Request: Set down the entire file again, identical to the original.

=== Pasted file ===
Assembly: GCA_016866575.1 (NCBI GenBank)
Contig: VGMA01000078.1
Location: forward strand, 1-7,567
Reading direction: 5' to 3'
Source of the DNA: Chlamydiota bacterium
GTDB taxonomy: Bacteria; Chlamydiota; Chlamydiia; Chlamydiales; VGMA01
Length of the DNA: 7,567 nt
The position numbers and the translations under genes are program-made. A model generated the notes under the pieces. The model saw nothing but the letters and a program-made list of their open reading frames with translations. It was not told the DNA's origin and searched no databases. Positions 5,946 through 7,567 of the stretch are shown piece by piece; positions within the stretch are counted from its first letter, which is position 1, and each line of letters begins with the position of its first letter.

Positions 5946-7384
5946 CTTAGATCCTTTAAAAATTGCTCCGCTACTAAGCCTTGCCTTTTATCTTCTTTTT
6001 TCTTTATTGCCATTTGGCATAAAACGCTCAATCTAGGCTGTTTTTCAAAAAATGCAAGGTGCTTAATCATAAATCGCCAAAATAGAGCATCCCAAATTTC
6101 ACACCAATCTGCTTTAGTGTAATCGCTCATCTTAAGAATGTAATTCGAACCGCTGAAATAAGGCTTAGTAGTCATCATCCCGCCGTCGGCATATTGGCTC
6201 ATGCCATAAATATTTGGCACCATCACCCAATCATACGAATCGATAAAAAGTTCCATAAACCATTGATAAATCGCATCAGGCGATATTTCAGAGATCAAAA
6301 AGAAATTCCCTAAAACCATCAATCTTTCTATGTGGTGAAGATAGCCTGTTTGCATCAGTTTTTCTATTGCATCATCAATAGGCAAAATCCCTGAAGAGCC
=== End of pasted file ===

Assembly: GCA_016866575.1 (NCBI GenBank)
Contig: VGMA01000078.1
Location: forward strand, 1-7,567
Reading direction: 5' to 3'
Source of the DNA: Chlamydiota bacterium
GTDB taxonomy: Bacteria; Chlamydiota; Chlamydiia; Chlamydiales; VGMA01
Length of the DNA: 7,567 nt
The position numbers and the translations under genes are program-made. A model generated the notes under the pieces. The model saw nothing but the letters and a program-made list of their open reading frames with translations. It was not told the DNA's origin and searched no databases. Positions 5,946 through 7,567 of the stretch are shown piece by piece; positions within the stretch are counted from its first letter, which is position 1, and each line of letters begins with the position of its first letter.

Positions 5946-7384
5946 CTTAGATCCTTTAAAAATTGCTCCGCTACTAAGCCTTGCCTTTTATCTTCTTTTT
6001 TCTTTATTGCCATTTGGCATAAAACGCTCAATCTAGGCTGTTTTTCAAAAAATGCAAGGTGCTTAATCATAAATCGCCAAAATAGAGCATCCCAAATTTC
6101 ACACCAATCTGCTTTAGTGTAATCGCTCATCTTAAGAATGTAATTCGAACCGCTGAAATAAGGCTTAGTAGTCATCATCCCGCCGTCGGCATATTGGCTC
6201 ATGCCATAAATATTTGGCACCATCACCCAATCATACGAATCGATAAAAAGTTCCATAAACCATTGATAAATCGCATCAGGCGATATTTCAGAGATCAAAA
6301 AGAAATTCCCTAAAACCATCAATCTTTCTATGTGGTGAAGATAGCCTGTTTGCATCAGTTTTTCTATTGCATCATCAATAGGCAAAATCCCTGAAGAGCC